Someone mentioned jumping ship to XP. Sometimes having to deal with older CNC controllers, legacy databases, old storage media I've needed to nip into XP for one off tasks. On the hardware mentioned (Q9400, 2GB Ram) unfortunately I can confirm that XP feels much speedier than Mint ever since 17.1 and even the browser is fine for most non-streaming sites.
I've found myself rebooting after updates a lot but then there has been a lot of kernel, microcode and firmware updates so hardly surprising. Cinnamon is a bit of a dog on my machines but it doesn't seem to like crappy Intel onboard graphics like on my i3-8100. Mate is great, stays out of the way and except systemd I've yet to experience a crash with Mint 20.x across six machines up to 11 years old.
Plus, PPA's are bloody useful.
Have you tried MXLinux? Debian, no Systemd (disabled by default but you can switch it on if you want).
I'm running it on one of my low power machines, Small footprint, about 15 gig installed and very fast on old hardware. I'm using the Plasma desktop and it is faster than Mint 19/20 XFCE on the same machine.
I originally looked at it as I'm running KDE Neon, (which I really like) on an Acer netbook (R11 4 gig of ram with a 32 gig emmc hdd). Problem is it's bloating up and filling the disk so I was looking to use something smaller and without Systemd.
As it turned out I got around the space problem by plugging a 240 gig Crucial SSD into the USB3 slot, dd'd the internal disk and it's a big improvement in speed as he machine was being strangled by the emmc disk. If I hadn't done that I'd have switched to MXLinux permanently.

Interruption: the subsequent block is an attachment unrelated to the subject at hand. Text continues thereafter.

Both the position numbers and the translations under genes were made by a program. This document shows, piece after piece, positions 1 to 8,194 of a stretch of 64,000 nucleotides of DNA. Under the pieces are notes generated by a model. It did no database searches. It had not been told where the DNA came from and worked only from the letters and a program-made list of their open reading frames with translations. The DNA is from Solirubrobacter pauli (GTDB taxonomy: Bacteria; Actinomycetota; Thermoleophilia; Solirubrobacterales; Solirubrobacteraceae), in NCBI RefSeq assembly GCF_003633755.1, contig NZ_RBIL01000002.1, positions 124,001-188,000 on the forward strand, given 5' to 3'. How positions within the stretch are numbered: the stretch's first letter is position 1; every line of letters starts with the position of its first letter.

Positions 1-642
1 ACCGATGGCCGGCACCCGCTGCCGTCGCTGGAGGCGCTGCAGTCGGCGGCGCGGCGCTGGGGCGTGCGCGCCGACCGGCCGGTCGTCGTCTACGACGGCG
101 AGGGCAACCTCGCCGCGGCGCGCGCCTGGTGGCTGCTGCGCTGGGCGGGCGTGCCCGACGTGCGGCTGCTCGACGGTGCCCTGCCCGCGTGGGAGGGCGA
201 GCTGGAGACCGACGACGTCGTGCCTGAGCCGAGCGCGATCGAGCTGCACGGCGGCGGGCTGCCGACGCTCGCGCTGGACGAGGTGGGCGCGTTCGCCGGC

Instead of encrypting the ENTIRE filesystem and then dealing with LVMs, I wish there were distros (none that I know of) that would use BSD approach of using on-boot transient keys to encrypt the swap. I am only concerned with my user data needing encryption but hate messing with luks and then lvm if I need to recover something.
I tried Mint many years ago and wasn't that impressed, sure default codec installation might be nice, but a middle-to-high skilled Linux user nothing that stuck out to me. But I distro-hopped and gave it another test drive a few months back and was enjoying the polish of a good collection of features and options; it is good features that don't feel tacked on, intrusive or bloated. The big plus is Mint has stripped out the some of questionable parts of Ubuntu by default, and my personal favourite is the Debian version of Mint. The update 'nags' of Mint are not intrusive and unless you have good reason, I think you should always update your daily driver.
Although I did have a Mint update bust GRUB recently, but I find it more trouble to rescue boot and fiddle with GRUB entries; just keep good partition layouts and reinstall.
I used to be more apathetic about SystemD, I have personally never had a SystemD failure. But the arguments having init and subsystem separation has won me over especially with the more recent examples of SystemD being attacked. A Devuan-based Mint would be nice mix, but I am not that skilled in package management to cook up that dream.